Creative industries, on the other hand,  “encompass a broader range of activities than cultural industries including architecture, advertising, visual and performing arts.”

The UK’s definition of creative industries, now widely adopted by other countries, is:

those industries that are based on individual creativity, skill and talent with the potential to create wealth and jobs through developing intellectual property’ - includes thirteen sectors: advertising, architecture, the art and antiques market, crafts, design, designer fashion, film, interactive leisure software (i.e. video games), music, the performing arts, publishing, software, and television and radio.

From last week’s and other previous discussions, it is clear that the practitioners are way ahead of policymakers in conceptualising Kenya's creative economy. One need not go far to encounter creative expressions.

Kenya is a country bursting at the seams with a creativity of enormous economic potential, some of which is already manifest.

An immediate next step, that can inform our valuing and measuring of the creative economy, is agreeing upon a classification similar or different to the one described above, an effort to be led by the government and whose urgency cannot be overstated.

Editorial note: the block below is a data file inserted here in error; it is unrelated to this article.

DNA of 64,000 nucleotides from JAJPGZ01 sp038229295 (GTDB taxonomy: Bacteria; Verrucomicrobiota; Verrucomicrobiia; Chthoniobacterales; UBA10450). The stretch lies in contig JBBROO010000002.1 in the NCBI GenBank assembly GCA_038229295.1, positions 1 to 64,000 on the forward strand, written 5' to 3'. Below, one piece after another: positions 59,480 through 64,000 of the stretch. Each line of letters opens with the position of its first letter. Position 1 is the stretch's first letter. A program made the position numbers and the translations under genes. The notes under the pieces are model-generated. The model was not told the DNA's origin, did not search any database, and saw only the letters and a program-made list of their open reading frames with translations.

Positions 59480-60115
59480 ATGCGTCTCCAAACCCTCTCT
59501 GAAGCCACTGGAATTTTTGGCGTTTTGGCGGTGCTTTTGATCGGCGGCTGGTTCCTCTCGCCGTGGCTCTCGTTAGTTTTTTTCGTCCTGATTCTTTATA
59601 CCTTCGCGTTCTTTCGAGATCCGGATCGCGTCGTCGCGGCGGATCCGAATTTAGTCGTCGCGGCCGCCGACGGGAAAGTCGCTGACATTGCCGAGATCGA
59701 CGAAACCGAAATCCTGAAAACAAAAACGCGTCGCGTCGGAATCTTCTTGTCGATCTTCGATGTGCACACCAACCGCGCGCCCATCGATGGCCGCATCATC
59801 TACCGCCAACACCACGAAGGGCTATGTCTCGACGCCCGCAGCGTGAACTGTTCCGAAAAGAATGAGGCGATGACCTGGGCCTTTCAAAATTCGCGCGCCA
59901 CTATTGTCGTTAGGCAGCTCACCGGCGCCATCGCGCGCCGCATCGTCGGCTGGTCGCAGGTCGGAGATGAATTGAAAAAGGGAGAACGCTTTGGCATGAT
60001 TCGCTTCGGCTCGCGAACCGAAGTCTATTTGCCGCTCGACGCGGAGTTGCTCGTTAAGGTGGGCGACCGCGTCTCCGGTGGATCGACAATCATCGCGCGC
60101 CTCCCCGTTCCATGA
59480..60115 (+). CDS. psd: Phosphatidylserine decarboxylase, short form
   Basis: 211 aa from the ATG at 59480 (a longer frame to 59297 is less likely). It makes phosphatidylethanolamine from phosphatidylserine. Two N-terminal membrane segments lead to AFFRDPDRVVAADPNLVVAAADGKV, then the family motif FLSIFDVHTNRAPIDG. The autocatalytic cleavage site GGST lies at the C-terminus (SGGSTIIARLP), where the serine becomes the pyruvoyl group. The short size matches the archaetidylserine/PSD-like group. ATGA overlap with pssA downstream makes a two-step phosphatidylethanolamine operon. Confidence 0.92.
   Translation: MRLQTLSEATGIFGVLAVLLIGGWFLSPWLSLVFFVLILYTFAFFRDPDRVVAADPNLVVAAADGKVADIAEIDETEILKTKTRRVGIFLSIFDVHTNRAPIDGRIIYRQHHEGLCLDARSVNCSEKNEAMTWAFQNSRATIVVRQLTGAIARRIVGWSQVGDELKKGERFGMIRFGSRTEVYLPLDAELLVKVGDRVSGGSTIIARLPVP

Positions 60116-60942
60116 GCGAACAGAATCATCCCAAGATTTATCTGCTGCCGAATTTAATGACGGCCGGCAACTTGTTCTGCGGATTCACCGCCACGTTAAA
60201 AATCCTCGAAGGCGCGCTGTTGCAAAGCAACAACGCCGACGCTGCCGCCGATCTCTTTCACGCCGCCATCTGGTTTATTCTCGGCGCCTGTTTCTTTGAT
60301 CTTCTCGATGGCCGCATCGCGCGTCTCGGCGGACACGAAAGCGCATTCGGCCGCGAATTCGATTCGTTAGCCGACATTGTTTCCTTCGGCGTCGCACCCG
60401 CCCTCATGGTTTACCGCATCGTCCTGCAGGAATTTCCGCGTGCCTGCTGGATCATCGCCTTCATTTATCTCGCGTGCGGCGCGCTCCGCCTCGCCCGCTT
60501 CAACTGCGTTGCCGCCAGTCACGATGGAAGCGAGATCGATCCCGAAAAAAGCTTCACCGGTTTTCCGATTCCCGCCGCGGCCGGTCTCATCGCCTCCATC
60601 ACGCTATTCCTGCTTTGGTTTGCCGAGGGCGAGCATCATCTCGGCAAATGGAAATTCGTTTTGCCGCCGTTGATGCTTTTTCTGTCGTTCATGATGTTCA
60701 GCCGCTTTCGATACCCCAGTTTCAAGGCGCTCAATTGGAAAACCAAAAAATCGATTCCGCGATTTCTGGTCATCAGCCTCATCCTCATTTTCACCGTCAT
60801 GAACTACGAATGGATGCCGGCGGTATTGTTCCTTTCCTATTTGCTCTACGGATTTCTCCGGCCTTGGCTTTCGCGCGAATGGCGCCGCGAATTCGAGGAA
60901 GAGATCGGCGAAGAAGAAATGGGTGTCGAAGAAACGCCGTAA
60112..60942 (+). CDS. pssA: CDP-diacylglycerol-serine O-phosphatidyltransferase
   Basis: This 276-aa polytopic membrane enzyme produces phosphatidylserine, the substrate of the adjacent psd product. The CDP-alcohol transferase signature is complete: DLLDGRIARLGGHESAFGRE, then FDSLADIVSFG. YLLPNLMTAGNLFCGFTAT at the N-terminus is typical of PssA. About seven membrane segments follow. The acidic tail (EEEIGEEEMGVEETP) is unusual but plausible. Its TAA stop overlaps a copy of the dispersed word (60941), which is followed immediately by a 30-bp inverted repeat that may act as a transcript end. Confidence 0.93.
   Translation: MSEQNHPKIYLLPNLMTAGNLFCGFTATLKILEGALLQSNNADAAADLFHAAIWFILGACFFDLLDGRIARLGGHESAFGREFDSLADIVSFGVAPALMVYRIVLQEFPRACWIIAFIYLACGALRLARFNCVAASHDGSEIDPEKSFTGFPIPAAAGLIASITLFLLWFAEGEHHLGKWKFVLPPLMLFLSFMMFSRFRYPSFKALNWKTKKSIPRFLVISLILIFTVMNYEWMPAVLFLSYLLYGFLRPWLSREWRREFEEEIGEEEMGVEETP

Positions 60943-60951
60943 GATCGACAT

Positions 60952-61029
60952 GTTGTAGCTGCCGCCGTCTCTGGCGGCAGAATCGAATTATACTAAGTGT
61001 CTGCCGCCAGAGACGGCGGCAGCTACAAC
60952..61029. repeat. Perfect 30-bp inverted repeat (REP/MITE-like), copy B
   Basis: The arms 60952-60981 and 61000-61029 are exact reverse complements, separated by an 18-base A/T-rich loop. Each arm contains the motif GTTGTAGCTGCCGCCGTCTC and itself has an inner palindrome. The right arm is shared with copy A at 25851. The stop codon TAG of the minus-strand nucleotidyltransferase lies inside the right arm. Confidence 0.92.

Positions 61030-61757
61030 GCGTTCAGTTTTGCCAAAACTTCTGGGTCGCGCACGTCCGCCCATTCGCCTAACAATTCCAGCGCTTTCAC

One hurdle blocking the path to unlocking the full potential of the creative economy in Kenya seems to the perception of culture and creative industries by policymakers and other Kenyan government officials.

In the dialogue, it emerged that the prevailing perception of culture and identity is as monolithic elements, varying ever so slightly between sisal skirts, Maasai beads, museums, athletics and the flop that was the quest for a national dress.

It was unfortunate to hear the Cabinet secretary for Sports, Culture and the Arts conflate the critical segments under his docket with the above variations.

Not only was it greatly incompatible with many of the creative economy actors in the room, but the conflation also reflected narrow thinking that possibly hinders the lobbying for more state support in facilitating requisite factors for growing the creative economy.